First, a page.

Yellowed and shriveled up, the sight before me was inconceivable. The cactus looked dead but was flush with flowers. Gently and carefully my coworker moved around the thorns to pick up the forgotten pot and return it to retail. The soil had shrunk and its dryness made the plastic container easy for her to lift, but the cactus hung precariously over the edge of the pot and seemed eager to plop out. It desperately needed to be transplanted. Why was this homely and neglected cactus, mysteriously in full bloom?
I often found my coworkers’ scope of knowledge about cultivating cacti was better than searching google. From my perspective, it seemed like my co-workers were all plant savants. Resolving the bizarre mystery of why this half-dead cactus was flowering was a good example of their innate wisdom. Back in the retail section, my boss explained that plants often go into bloom because of stress and drought conditions. Blooming is often a last-ditch effort by a species to reproduce itself, because blooming is the first step in producing seeds which allow the species to survive. You can’t grow seed from a plant without first growing a blossom, after the bloom the fruit grows and finally from the fruit comes the seed.
Blooming is hard work for any plant. Producing fruit is even harder and it takes a lot of resources. Unfortunately, like the desert flora it often can be stress that causes us to bloom. Flowering is something we naturally do when we are close to death. It might be the death of a dream or it might be a physical death, but we blossom and show our true colors when we are near the end of life as we know it.
The first time I witnessed this principle was when our young pastor and his wife, Roger and Julie Barrier, lost their first child. During that awful tragedy I watched our church grow spiritually as well as numerically because Roger and Julie were learning lessons only discovered when you survive a death.
It was while I was caring for my dying my parents that I first caught a glimpse of my own desert flowers. Near the end of their lives I was also busy teaching two different Bible studies. Friends often suggested I take a break from teaching during this stressful season, but I was experiencing the presence of God as I studied for teaching and those times of refreshment were sustaining me. Both studies flourished in spite of my deep sorrow and one even experienced an evangelism explosion. I hated losing my parents, but during their death I also witnessed God’s favor.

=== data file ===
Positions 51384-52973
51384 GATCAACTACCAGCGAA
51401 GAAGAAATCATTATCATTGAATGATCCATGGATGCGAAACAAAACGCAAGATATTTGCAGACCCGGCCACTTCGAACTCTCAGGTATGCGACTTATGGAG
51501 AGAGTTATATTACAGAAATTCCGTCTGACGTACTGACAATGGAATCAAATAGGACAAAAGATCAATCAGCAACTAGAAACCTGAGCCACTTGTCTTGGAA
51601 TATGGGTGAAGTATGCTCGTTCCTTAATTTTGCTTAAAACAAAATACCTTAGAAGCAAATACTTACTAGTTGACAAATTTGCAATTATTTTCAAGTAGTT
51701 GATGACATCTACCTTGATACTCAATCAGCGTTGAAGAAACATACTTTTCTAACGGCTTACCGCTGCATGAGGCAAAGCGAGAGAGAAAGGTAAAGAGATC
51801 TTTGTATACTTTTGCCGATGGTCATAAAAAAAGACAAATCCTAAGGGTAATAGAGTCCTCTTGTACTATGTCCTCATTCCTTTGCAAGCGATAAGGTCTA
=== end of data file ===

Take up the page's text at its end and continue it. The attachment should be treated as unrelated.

Recently, I have experienced another great loss, the love of my life and my husband, Gary Shrader, died of a brain tumor. Though I am sad, I am grateful he is no longer suffering. Surprisingly though, during my grief I am able to reset my priorities and again catch the scent of desert blooms.
Isaiah 58:11 says, “And the Lord will guide you continually and satisfy your desire in scorched places and make your bones strong; and you shall be like a watered garden like a spring of water whose waters do not fail.” ESV
One of the many purposes of blooming spiritually is to manufacture seeds for the next generation, so faith can survive and reproduce again and again. In a parched land we wake up and realize how short is the time we have to make a difference, how fleeting are the days we can live for Jesus. Facing the reality of a loss allows us to see the true condition of our surroundings and with a sobered heart we now can pray with genuine surrender.
In our last lesson we focused on Isaiah 35:3,
Strengthen the weak hands and make firm the feeble knees. ESV
We learned from this verse that one of the reasons we make a trip to the desert is so that God can heal us. God takes us to a quiet, dry place and he speaks tenderly to us in our hurt and pain. God desires to bless us and restore us to spiritual health.
Why did Isaiah choose these two parts of the body for healing? Why didn’t he say we needed to heal our broken hearts or our troubled minds? Why does he use our hands and knees? I think he had something very important in mind when he began writing poetically about our weak hands and feeble knees. Specifically, I believe Isaiah was referring to the healing which needs to take place in our lives, so that we can pray.
In scripture we are often urged to lift up holy hands in prayer, a state of worshipful prayer, and we also are taught to bow our knees in prayer. So, the next principle we see from this passage is if we want to bloom in the desert, we must surrender to God’s plan and practice worshipful prayer. God wants our prayer life to blossom.